Jabour said that the Pakistani prisoners told him that a Pakistani named Majid Khan had previously been held there with them.10 

Jabour was held in the Islamabad facility for more than a month.  He was never brought before a judge, charged with any offense, or allowed to see a lawyer.  While he was there, another prisoner, the Yemeni, was moved from the facility, supposedly for Yemen.  The day before Jabour was transferred, three other prisoners—the two 16-year-old boys, and the Algerian man—were taken away.

Secret CIA Detention

It was a grave.
—Marwan Jabour, recalling his two years in secret CIA detention.

Jabour was transferred out of the Islamabad facility on the evening of June 16, 2004. The Pakistanis brought Jabour and three other prisoners (the Palestinian, the Afghan, and the Libyan) to the airport. The prisoners were blindfolded; their hands were cuffed, and their legs shackled.  Jabour said that the drive to the airport took less than 20 minutes.

Before he was put on the plane, Jabour was led to the bathroom, where the Americans took off his blindfold.  “I saw Americans in front of me, talking in sign language.  A doctor was there, and he took my blood pressure and gave me an injection.  I knew it was the end of my life.”  Then the Americans put a sack over his head and changed his handcuffs.  The injection made him a bit woozy, but he did not pass out.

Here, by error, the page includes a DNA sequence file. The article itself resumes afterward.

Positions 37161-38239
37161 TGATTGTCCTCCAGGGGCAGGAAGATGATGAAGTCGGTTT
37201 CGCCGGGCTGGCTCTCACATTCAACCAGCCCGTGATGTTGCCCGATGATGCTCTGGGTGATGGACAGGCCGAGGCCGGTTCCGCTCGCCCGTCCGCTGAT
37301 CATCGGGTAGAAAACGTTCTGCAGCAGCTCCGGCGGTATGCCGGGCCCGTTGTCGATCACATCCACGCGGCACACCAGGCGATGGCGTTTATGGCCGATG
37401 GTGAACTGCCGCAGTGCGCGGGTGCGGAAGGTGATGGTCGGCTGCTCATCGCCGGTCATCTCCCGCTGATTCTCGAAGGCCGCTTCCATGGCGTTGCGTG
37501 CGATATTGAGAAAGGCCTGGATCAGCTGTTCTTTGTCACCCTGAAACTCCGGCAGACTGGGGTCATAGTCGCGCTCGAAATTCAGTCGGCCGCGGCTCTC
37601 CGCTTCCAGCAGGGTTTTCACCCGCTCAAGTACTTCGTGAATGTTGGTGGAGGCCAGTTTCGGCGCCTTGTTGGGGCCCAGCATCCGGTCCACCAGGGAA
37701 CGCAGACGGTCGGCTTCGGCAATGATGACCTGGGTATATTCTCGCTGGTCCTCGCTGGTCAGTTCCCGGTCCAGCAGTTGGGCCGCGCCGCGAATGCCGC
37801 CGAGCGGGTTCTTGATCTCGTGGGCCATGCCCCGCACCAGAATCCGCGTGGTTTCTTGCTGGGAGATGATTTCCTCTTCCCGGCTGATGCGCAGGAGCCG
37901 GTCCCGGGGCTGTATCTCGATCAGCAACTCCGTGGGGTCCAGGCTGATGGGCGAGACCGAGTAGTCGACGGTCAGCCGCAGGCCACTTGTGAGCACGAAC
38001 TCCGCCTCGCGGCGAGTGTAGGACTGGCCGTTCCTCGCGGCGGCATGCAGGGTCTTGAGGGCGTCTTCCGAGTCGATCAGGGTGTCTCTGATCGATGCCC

Jabour said everyone entered the plane through the back, using what seemed like the door of a military plane.  The plane seemed fairly small, like it could hold perhaps 20 to 30 people.  The prisoners were on one side, with a seat between them.  Their hands were cuffed behind their backs, and their legs were cuffed and shackled to the floor.  There were four prisoners and about a dozen other people on the plane.

Jabour believes that the secret prison facility he was brought to was located in Afghanistan.  He enumerated several reasons for this belief.  First, the time spent flying: the flight lasted a maximum of two hours.11  Second, the food served at the prison: during the Eid al-Fitr holiday, 12 the prisoners were given typical Afghan food, and near the end of his stay they were fed typical Afghan bread with regular meals.  Third, facts gleaned from his captors: an officer at the prison once let slip that after the earthquake in Pakistan relief supplies were flown “from here” to Pakistan.13  Fourth, the weather: it was extremely cold in the winter (colder than in most parts of Pakistan); one wall of his cell would be freezing to the touch. Fifth, the languages: the first director of the prison spoke fluent Farsi (Persian), suggesting that the prison was in a region where such language skills were useful.14